The suburbs are about to become models of innovation
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Would you ever move to the suburbs? Why not? And what would make you change your mind?
For years, analysts have proclaimed that the era of the great American suburb is over. And the data has increasingly backed them up. “In 2011, for the first time in nearly a 100 years, the rate of urban population growth outpaced suburban growth, reversing a trend that held steady for every decade since the invention of the automobile,” as Fortune editor Leigh Gallagher, author of The End of the Suburbs, noted in a 2013 Time column.
[quote position="right" is_quote="true"]The housing crisis of recent years has concealed something deeper and more profound...[/quote]
“In several metropolitan areas, building activity that was once concentrated in the suburban fringe has now shifted to what planners call the ‘urban core,’ while demand for large single-family homes that characterize our modern suburbs is dwindling. This isn’t just a result of the recession,” Gallagher cautioned. “Rather, the housing crisis of recent years has concealed something deeper and more profound happening to what we have come to know as American suburbia. Simply speaking, more and more Americans don’t want to live there anymore.”
Today, prospects for many American suburbs look dim. “In cities like New York, San Francisco, and Boston, prices are rising and homes are sold within days of listing,” according to a recent report in The Atlantic, while markets are souring, jobs are drying up, and young people are moving away from “suburban neighborhoods straight out of Mad Men” that are “no longer as in demand as they once were.” For typical younger adults, even tony parts of exurban towns can have a throwback feel—and not in a good way—with cookie-cutter mentalities and demographics, even where the homes themselves have the kind of authentic period character enjoyed by fans of artisanship.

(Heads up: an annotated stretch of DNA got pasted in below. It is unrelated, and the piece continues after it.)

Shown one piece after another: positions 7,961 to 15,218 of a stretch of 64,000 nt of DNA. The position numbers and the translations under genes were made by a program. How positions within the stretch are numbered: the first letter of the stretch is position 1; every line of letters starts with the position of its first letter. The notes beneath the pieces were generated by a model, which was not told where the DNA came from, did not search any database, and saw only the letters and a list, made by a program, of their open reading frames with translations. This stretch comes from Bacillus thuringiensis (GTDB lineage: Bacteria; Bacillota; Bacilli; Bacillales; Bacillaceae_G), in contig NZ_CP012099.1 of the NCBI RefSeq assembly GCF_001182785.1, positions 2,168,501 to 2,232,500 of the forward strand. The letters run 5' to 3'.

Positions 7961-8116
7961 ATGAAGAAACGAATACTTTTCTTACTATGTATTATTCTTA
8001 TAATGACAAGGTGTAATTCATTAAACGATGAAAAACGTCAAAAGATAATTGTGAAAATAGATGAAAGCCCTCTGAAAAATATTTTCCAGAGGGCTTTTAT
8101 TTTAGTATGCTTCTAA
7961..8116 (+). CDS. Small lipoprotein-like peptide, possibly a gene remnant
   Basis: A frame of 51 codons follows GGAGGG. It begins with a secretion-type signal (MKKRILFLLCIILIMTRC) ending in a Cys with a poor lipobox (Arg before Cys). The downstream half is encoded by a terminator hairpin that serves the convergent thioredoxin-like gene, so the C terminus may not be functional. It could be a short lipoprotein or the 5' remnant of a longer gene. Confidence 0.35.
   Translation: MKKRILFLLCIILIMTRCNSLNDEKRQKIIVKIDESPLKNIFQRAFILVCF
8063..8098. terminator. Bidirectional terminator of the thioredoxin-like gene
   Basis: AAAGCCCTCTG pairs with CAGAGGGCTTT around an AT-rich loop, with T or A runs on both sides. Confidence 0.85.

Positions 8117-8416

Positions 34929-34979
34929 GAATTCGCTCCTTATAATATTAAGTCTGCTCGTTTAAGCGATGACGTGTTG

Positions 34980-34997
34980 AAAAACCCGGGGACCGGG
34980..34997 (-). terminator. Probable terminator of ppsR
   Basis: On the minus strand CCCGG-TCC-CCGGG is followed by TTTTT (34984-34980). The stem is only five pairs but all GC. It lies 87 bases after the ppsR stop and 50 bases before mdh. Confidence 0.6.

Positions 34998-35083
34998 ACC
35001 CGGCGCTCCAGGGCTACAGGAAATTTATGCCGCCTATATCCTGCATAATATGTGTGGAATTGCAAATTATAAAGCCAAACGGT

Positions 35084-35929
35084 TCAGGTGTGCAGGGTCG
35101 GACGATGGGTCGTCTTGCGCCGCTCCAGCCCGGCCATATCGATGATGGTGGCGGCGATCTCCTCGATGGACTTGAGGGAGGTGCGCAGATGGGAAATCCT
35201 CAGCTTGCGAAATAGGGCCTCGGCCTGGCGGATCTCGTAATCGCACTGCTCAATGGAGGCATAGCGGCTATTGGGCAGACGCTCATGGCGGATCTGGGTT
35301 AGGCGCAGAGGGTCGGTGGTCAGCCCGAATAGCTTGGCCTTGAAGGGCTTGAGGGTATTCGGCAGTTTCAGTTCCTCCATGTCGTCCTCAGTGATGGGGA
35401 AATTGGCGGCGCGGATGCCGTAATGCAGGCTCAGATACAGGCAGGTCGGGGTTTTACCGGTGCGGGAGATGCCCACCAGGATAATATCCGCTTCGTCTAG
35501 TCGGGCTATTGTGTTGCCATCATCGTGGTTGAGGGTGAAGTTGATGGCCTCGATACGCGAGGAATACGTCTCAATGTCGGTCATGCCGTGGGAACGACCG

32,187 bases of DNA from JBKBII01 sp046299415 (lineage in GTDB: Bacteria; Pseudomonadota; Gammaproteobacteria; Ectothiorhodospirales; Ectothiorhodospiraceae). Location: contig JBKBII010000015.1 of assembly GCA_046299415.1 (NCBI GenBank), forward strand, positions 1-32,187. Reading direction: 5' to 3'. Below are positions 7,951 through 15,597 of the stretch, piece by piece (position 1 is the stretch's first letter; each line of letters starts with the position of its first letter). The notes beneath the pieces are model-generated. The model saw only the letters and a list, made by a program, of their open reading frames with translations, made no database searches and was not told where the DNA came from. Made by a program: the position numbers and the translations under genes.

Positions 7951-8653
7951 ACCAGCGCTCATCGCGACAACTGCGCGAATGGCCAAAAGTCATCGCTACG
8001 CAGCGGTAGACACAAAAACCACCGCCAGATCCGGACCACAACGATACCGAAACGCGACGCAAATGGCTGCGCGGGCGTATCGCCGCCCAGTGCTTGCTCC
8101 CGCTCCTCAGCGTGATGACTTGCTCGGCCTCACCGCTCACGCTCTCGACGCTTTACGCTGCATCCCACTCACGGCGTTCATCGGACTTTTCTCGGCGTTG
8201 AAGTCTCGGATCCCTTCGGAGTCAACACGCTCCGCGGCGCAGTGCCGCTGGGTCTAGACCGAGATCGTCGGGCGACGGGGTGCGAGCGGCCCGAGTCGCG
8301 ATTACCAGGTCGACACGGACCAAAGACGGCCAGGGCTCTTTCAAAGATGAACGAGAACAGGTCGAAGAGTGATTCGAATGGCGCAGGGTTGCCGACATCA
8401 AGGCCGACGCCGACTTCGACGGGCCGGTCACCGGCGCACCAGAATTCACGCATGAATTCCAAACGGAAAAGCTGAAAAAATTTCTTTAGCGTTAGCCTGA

At the root of these changes is something more powerful than changing tastes and preferences. If some of history’s better social theorists are to be believed, we can see in the ongoing “death” of the suburbs a clue as to how everyday American life puts growing pressure on so many of us to seek feelings of comfort and relevance in the big city. For the average hipster, it might seem painfully obvious to invoke something like Arcade Fire’s opus, “The Suburbs,” to make a point about how insignificant and interchangeable those miles and miles of developments make people feel. But, it has been clear for well over a century that Americans are primed by competition and conformity alike to feel that way. Alexis de Tocqueville warned that, without strong civic or religious connectors, we’d be overwhelmed by an oppressive sense of meaningless isolation, folding up our hearts in an ever-smaller circle of friends and family. That’s what’s happening in the suburbs—and that’s why people are rushing to cities, where it’s usually much easier to get caught up in big, distinctive activities with people like you, no matter who you are or how you live.